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Good Financial Behaviour

In the previous article behaviours of “not-so-great” investors are outlined. There is however, hope, as also some advice is given as well. One of these advices was to sit back and relax. This to most people, is the exact opposite of how they manage their finances.

As soon as a new year starts, most people refresh their mindsets when it comes to money. We aim to spend less and save more, each year, over and over again. If you are more advanced when it comes to finance, you use the new year to review your stock portfolio. In with the winners, and out with the losers, optimising your money. Now this is all good, but I got an even better tip for you in line with sitting back and relaxing: don’t check your finances too often!

What happens if you check your finances too often? You tend to focus too much on the short-term. Let’s look at the stock market first. If you check your stocks and their performance quite regularly, you will see them fluctuate. This makes sense. As stocks work on a continuous demand/supply valuation basis, their value can move massively. If you look at this trend over a week, the stock can look unstable. If you look at these movements over longer-terms, such as several months or even years, the direction of their development becomes clearer. Stocks with lots of peaks and troughs when looking at short-term developments, can show general up- or downward trends that are quite stable. It is from these long-term trends that one should decide whether to maintain or sell the stock. So the less often you check your finances, the less prone you’ll be to succumbing to the short-term fluctuations and the better you’ll be able to focus on spotting the general trend.

Another issue somewhat related is the equity puzzle: losers get sold too late, and winners get sold too quickly. Now why is this? It is a similar mechanism as the one described above. Due to checking your stocks too often, you might have a skewed vision of the actual overall performance of your stock. But more importantly in this case, every single perceived loss (the current stock price has fallen below the price at the time of purchase) is felt intensely. Because we are judging to our own reference point (price of purchase), all our perceptions are relative. Every single gain (the current stock price has risen above the price at the time of purchase) is felt as well, but due to what is known as loss-aversion, gains are felt less compared to losses.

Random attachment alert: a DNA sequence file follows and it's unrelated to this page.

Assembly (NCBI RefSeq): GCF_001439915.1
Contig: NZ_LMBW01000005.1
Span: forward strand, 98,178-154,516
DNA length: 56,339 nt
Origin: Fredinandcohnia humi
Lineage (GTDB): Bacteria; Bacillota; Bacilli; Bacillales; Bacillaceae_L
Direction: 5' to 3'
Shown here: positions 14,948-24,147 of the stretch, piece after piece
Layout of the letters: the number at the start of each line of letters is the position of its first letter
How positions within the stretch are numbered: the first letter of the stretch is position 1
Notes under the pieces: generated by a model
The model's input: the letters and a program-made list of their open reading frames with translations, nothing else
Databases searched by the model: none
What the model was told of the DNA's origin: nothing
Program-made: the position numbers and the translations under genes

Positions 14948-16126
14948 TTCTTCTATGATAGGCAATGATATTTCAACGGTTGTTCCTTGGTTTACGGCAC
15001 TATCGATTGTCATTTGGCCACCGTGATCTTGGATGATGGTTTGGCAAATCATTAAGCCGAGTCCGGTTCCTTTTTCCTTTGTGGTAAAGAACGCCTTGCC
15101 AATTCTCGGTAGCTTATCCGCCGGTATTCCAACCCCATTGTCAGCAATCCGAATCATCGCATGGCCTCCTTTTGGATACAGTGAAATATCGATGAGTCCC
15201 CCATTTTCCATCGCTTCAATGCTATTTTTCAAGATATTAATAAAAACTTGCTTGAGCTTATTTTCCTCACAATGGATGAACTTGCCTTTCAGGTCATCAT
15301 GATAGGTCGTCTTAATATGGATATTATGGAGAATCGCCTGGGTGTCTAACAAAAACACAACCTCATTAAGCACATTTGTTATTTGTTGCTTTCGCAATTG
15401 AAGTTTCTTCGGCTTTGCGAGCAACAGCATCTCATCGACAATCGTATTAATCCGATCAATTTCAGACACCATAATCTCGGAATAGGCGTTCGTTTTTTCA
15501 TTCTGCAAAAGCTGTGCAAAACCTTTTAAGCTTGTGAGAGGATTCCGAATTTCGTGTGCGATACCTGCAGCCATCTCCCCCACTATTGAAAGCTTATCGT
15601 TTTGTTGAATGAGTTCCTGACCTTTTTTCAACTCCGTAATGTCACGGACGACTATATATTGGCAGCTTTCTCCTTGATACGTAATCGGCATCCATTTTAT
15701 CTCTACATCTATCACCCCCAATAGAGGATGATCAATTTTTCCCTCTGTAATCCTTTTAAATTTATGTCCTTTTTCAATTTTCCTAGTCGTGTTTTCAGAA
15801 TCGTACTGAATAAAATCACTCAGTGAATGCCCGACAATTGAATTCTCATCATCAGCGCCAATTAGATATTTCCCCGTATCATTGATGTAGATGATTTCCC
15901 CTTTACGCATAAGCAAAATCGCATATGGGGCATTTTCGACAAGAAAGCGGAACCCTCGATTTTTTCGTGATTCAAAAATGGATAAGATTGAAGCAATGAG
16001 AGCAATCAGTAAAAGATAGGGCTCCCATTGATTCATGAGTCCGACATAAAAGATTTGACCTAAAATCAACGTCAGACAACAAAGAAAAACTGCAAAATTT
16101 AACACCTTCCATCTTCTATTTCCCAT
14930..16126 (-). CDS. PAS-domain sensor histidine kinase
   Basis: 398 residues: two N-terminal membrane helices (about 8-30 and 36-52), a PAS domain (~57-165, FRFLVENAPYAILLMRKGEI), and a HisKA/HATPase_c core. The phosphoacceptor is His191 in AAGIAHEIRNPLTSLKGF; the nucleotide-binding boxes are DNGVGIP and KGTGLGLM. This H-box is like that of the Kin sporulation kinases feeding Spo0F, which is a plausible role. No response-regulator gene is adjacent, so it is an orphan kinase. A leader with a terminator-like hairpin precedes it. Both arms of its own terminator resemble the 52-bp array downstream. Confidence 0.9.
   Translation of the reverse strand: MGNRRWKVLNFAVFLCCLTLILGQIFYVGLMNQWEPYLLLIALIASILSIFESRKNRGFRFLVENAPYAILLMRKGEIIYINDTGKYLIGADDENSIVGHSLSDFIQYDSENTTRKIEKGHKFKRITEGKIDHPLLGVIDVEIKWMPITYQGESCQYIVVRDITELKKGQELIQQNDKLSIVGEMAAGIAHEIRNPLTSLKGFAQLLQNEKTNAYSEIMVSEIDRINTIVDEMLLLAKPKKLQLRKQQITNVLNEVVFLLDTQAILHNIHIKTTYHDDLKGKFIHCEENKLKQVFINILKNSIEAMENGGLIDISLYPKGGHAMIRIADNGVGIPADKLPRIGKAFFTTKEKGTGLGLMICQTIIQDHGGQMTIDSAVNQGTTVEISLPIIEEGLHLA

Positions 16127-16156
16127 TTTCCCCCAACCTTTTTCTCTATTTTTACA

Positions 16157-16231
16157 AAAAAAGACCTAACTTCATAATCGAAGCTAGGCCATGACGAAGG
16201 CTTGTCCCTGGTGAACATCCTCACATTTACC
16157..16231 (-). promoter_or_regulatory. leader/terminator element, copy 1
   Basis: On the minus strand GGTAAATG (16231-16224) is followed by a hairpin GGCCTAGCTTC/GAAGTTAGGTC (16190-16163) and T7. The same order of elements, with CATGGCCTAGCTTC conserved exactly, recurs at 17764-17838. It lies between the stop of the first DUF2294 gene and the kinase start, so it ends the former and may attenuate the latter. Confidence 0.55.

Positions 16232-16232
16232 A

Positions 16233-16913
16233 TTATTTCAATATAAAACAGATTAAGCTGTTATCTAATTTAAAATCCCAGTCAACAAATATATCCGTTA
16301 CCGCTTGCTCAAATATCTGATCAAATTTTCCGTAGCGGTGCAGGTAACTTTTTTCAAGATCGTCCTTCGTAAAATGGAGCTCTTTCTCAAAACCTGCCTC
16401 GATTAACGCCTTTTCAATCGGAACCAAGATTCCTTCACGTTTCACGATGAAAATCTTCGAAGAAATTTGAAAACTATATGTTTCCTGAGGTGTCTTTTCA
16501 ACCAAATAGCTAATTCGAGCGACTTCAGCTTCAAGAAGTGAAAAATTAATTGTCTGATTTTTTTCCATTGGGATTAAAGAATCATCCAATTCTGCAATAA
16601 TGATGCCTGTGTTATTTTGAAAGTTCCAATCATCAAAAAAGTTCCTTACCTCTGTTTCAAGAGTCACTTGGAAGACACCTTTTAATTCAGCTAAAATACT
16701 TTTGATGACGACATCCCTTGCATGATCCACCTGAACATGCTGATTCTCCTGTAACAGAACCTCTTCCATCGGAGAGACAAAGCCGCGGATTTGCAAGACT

The more often we look at our finances, the more we are exposed to these “losses and gains.” As such, this exposure drives us to make the decision to maintain or sell. We don’t want to make a loss, so we hold onto the losers. We want to make a net profit, so we already sell the stocks that have gained. We end up selling stocks that could have “gained” much more rather early, whereas we keep the ones that have made losses, and very often continue to make a loss. The degree of gain/loss could even have been exaggerated as we focus too much on the short-term.

So when it comes to the stock market. Set deadlines for when you want to check it. Check it once per year, look at which stocks have had an overall increase or decrease, which stocks are stable or unstable, and decide from there. If you want too check your stocks more frequently, have at it. But be aware that there is such a thing as checking your finances too often.

Given that this is so prominent within the stock market, is there an optimum for checking personal finances as well? Can your own income and expenses be optimised by looking at them x number of times?

When I tracked my expenses, because I was living on a very set budget, I checked my account every day, sometimes multiple times per day. It became an obsession. Now this is pretty much exacerbating what is known as the pain of paying. I “hurt” once I spent the money, and I “hurt” again, when looking at the losses (expenditures, negative numbers) on my bank statement.

This hurt might actually curb your spending, but it is also possible that you will develop an aversion against your own bank account, against your friends who keep inviting you to go out (often costs money!), and mainly against yourself for having put yourself in this position. This often goes paired with lots of self-pity and a bottle of wine you can’t afford.

The above scenario does not sound healthy. When it comes to personal finance there are some rather undefined lines between reckless, clueless, normal, in control and obsessed. If you are constantly in overdraft, you might want to read some of my other articles on spending less and saving, If you are never in overdraft, but constantly checking your bank statement and still hating yourself and your perceived lack of grip on your finances, you might just be masochistic, or what has been dubbed a “tightwad.” I’m not saying one is better than the other. But I am saying that both these attitudes are problematic, and you might want to seek out some advice on how to deal with the problems you are facing.


Behavioural Science

Personal Finance



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